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Healthcare coup: the Lords didn't save us the first time

Today the Lords will likely vote through the Coalition's disastrous privatisation regulations, section 75, opening nearly all NHS services to competition - a health market. Why, considering their extensive conflicts of interest, are many of these Lords not barred from voting?

In early 2012 the Lords voted in favour of the Health and Social Care bill, the final step in turning it into an Act. As the Lords sat in the house to debate and vote on the bill, research conducted by Social Investigations revealed the Lords were riddled with private healthcare interests across all parties. Despite these recent or present financial links to private companies involved in healthcare, they were allowed to debate and vote.  

Now, for the second time of asking the Lords are about to pass or reject a key piece of legislation that will affect the NHS to such an extent its very existence is in the balance. Will they or will they not choose to vote for or against section 75 Regulations of the Health and Social Care Act. If it is the former, then if passed will sound the death knell to the NHS.

Section 75 or the NHS (Procurement, Patient Choice and Competition) (No. 2) Regulations 2013 to give it it’s full title, will potentially force the new Clinical Commissioning Groups to tender out all hospital and community carework for GP patients through competitive markets run according to EU competition law. It would open up all areas of NHS provision that interest the private sector to competition. The NHS as we know it will end, providers will be pitted against one another, with traditional local hospitals against multinational corporations. The legal teams of both sides will be among the winners and deciders of what happens to our services. But it is for global services firms such as DLA Piper, where Nick Clegg’s wife was formerly a partner in charge of competition law work, that the prizes are in store.

One global legal partnership heavily involved in European competition law is DLA Piper, who provide lobbying, public affairs and trade policy services as well as advice on how to get access to public service delivery contracts. One partner of the firm who is part of the Liberal Democrat party preparing to make their choice on the vote on the regulation is Lord Tim Clement-Jones.
The Liberal Democratic Health team is led by Baroness Judith Jolly and the third member is Baroness Shirley Williams, neither possesses the legal expertise needed to understand the implications of the regulations by reading them themselves. However, lawyer Lord Clement-Jones who makes up the other member, will be an influential figure in the decision the Liberal Democrats make on the regulations.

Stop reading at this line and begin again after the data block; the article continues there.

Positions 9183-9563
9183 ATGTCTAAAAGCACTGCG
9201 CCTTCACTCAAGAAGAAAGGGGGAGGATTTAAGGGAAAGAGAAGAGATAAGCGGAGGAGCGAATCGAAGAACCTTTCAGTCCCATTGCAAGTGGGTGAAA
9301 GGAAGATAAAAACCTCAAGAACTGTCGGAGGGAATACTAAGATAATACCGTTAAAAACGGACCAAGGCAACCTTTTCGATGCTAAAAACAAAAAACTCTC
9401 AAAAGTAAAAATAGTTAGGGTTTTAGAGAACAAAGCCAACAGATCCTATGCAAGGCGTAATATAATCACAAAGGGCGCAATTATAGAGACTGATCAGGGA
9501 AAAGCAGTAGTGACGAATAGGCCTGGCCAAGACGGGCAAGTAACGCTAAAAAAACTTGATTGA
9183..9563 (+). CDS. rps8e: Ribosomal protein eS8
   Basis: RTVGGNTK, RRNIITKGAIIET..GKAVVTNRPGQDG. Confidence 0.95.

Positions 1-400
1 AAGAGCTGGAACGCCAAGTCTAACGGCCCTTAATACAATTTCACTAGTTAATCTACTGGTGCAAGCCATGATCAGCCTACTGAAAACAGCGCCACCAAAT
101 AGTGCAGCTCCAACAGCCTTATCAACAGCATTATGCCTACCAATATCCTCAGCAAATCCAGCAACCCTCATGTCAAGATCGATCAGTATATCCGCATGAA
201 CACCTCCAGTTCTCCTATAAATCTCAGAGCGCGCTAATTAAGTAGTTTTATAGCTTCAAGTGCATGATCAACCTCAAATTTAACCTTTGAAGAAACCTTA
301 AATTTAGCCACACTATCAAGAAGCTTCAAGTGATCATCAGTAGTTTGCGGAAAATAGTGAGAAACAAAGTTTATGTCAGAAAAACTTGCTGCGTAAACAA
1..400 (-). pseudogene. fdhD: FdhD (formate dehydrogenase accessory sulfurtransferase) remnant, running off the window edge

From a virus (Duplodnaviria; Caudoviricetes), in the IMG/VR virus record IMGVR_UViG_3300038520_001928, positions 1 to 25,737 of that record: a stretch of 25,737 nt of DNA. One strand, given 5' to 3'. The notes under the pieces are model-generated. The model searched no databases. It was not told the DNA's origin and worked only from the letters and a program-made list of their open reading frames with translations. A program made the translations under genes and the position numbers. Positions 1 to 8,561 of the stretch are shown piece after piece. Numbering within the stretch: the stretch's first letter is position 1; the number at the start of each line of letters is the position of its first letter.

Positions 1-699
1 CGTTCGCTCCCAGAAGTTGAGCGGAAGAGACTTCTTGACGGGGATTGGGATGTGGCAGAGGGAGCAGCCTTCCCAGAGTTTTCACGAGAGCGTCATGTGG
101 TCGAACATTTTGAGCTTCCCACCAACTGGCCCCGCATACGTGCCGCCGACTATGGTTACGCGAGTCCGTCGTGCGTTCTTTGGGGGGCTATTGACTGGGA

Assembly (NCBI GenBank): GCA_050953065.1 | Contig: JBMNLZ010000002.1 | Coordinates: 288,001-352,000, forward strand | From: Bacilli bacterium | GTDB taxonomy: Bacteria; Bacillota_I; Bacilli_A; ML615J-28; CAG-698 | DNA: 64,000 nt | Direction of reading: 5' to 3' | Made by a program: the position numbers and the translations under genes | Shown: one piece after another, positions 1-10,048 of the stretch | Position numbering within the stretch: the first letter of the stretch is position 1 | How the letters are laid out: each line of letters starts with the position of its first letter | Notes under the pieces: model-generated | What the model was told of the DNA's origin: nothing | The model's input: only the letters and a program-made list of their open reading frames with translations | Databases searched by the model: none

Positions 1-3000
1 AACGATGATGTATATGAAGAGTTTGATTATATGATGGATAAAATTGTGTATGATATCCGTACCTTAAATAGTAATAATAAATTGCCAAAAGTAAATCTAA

This is of deep concern if you are keen to maintain a cohesive and comprehensive NHS. The Liberal Democratic Peer is a patron of the health think tank 2020Health, who have four peers as patrons, all with financial interests in private healthcare. 2020health Chief Executive Julia Manning has openly called for an increase in private healthcare, and when challenged by Social Investigations on whether their membership contains health insurance companies, they refused to answer. However, former 2020Health Chairman, Tom Sackville – a former Conservative minister – is the current CEO of the International Federation of Health Plans, which represents one hundred private health insurance companies in 31 countries.

Lord Clement-Jones involvement, is the tip of a parliamentary private healthcare iceberg. The Members financial interests represent every stage of the healthcare value chain from private equity firms that fund private healthcare companies, to holding shares in those same companies. They are Chairman of companies who run NHS estate, who are involved in PFI deals, partners in legal firms that seal those deals, advisors to private hospitals, they represent companies in pharmaceutical media, medical equipment, care homes, lobbying, and health insurance. You name it, the corporations have it covered and the list of vested interests in both the House of Commons and the Lords is so great, is effectively a healthcare coup d’état of our parliamentary institutions.

We are in the hands of a group of 145 Lords and Baronesses who have recent or present financial interests private healthcare. Are there enough Peers with a conscience to prevent this regulation being passed? In an ideal world they wouldn’t have the vote at all, for their vote is akin to handing a key to a burglar who knows what lies within. In the meantime Baroness Jolly and Shirley Williams may well ask if Lord Clement-Jones is truly on the side of the NHS or whether he is part of the gang who will all be taking their slice from the NHS pie.

This article was cross-posted with thanks from Social Investigations

About the author

Andrew Robertson is the founder of the blog Social Investigations and has been a freelance investigative journalist for 20 years, writing in the Independent, Red Pepper and for Indymedia. Follow him on Twitter @socialindepth. 


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